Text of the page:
Takeaways from Activism Defense Strategy – Mock Proxy Battle
Alliance Advisors sponsored the program and put together a panel including Sabastian Niles from Wachtell, Lipton, Rosen & Katz, Steve Frankel of Joele Frank, Cristiano Guerra from ISS and Rob Main from Vanguard. The panel moderator was Waheed Hassan of Alliance Advisors.
Waheed Hassan presented some trends and statistics, which was followed by the panelists’ discussion of the phases and considerations of an activist campaign.
Regarding activist campaigns, much of the focus is small and mid-cap companies; 68% of activist campaigns are at firms with less than a $500 million market cap. Most situations are handled privately and don’t end up with a proxy fight.
Phase 1: Initial Approach
Board should understand the Active Investor’s Interest
Choose a competent Board member to meet with Activist Investor (AI). Shareholder engagement doesn’t mean all board members should talk to investors.
Transparency goes a long way
Take the high road
Phase 2: Disclosure + Engagement
Need to answer the question – “Do we really need to meet with the AI?”
Once a 13D is filed
- Need to show a record of successful performance
Phase 3: Public Engagement
The Board and Management must be aligned
- Have a unified and define definition of success
- Must have alignment between Management and Board regarding strategy and priorities
Must develop a view of the AI’s proposal
- It may contact something you are already working on
Don’t fight your battle in public.
- Is there a compelling case for change and long-term value for the shareholders?
- Which nominee Director can lead the change
- What is the minimally invasive solution
- Listen to your shareholders
Phase 4: Proxy Fight
Voting decisions are made in the last few days
Retail investors are important; however, they are the hardest to reach
It’s important to establish and maintain relationships with Institutional investors
- When it is truly a fight they are the referees
- Institutional investors are the spectators
Some quotes from the panelists:
A good board thinks like an activist, both a short-term activist, as well as a long-term shareholder
Investor engagement is important – ‘sunny day’ engagement, not just when activists get active. However, shareholder engagement doesn’t mean all board members should talk to investors.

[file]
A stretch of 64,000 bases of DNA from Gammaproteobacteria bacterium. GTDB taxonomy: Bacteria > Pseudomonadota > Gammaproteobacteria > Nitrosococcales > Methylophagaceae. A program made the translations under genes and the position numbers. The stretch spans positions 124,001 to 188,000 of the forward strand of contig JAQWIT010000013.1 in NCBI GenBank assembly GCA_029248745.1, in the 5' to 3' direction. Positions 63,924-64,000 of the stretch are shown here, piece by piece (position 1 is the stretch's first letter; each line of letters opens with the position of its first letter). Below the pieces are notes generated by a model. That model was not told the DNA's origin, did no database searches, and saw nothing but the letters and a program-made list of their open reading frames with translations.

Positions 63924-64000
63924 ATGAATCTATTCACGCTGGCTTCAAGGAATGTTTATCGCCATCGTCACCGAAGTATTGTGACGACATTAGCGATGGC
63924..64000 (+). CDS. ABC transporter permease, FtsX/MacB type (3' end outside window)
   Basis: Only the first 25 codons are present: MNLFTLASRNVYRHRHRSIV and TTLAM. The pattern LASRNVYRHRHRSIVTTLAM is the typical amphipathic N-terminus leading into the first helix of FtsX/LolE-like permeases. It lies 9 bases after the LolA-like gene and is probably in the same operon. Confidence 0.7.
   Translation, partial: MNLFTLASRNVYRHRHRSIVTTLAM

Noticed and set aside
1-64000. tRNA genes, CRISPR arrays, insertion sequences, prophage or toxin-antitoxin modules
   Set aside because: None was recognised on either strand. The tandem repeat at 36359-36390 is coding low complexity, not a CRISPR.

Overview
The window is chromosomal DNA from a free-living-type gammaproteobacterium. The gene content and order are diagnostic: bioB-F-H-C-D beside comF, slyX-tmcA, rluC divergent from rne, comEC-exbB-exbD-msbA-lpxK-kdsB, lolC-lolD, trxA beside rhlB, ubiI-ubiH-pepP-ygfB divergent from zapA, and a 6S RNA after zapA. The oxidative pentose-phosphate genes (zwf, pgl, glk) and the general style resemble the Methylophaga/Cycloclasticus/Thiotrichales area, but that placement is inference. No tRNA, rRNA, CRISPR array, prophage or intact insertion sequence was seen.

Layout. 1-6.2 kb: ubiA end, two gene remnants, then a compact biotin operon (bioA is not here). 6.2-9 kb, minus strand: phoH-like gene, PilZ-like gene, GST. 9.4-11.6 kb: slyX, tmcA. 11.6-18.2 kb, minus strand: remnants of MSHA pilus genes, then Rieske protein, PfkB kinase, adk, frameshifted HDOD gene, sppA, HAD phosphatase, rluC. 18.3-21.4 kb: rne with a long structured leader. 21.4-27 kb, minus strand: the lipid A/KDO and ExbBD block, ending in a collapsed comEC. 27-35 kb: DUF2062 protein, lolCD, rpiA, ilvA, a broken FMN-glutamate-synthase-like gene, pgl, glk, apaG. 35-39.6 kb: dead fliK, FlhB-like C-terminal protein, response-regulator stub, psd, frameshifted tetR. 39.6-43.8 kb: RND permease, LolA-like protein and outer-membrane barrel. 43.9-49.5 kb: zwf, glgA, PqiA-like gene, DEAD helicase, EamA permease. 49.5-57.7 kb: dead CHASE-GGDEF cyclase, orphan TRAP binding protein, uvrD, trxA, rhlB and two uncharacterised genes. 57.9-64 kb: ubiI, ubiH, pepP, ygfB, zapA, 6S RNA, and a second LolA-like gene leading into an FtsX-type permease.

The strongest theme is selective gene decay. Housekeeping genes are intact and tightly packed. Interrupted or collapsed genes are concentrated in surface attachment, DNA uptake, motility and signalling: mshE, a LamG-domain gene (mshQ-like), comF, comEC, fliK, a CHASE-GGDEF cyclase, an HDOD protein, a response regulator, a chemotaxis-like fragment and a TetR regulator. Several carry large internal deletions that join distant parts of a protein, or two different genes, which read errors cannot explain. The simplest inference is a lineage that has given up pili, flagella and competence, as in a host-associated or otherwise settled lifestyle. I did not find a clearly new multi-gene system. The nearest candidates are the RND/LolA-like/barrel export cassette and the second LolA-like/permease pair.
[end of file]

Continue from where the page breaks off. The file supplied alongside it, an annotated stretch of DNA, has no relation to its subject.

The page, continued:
Don’t fight your battle just in the public, find third party champions to sell your cause
Sabastian Niles is a Partner at Wachtell, Lipson, Rosen & Katz, where he focuses on rapid response shareholder activism, engagement and preparedness, takeover defense and corporate governance; short-termism in the capital markets and promoting long-term value creation; risk oversight, including as to cyber security and crisis situations; U.S. and cross-border mergers, acquisitions, buyouts, investments, divestitures, and strategic partnerships; and other corporate and securities law matters and special situations.
Steve Frankel is a Partner at Joele Frank where he advises clients on mergers and acquisitions and shareholder activism, as well as media strategy, investor relations and crisis communications. During the past 25 years, he has been involved in numerous takeover battles, friendly mergers and other high-profile situations involving many of the world's most respected corporations. Steve is well-recognized for his depth of experience in the financial services sector and has developed close working relationships with the leading attorneys, investment bankers and journalists covering the space. In addition, he has worked with numerous healthcare, energy and technology companies.
Waheed Hassan, is a CFA - Senior Managing Director, Alliance Advisors where he advises clients in connection with Corporate Governance, M&A transactions, proxy contests, and other contested solicitations. Prior to joining Alliance, he managed the M&A/Proxy Contest research team at Institutional Shareholder Services ("ISS"). At ISS, he provided advisory vote recommendations on 100+ contested M&A transactions and proxy contests. Waheed was involved in several high profile proxy fights (Target, Barnes & Noble, NRG Energy, Office Depot).
Cristiano Guerra is the Head of ISS' Special Situations Research team, which covers contested economic proposals and fights for corporate control. He previously led the US Research team, and prior to that the Latin America Research team, for ISS. In all these roles, he has actively engaged with issuers, shareholders, and other stakeholders regarding investor concerns, disclosure issues and specific governance topics relevant to institutional shareholders.
Rob Main is CFA of Vanguard Investment Stewardship and Head of Portfolio Company Engagement, Analysis, and Voting. Rob leads Vanguard's Corporate Governance team which is responsible for the research, analysis, and voting of over 12,000 proxies across 65 countries each year. Further, the team conducts almost 800 company management engagements on a variety of ESG issues on an annual basis.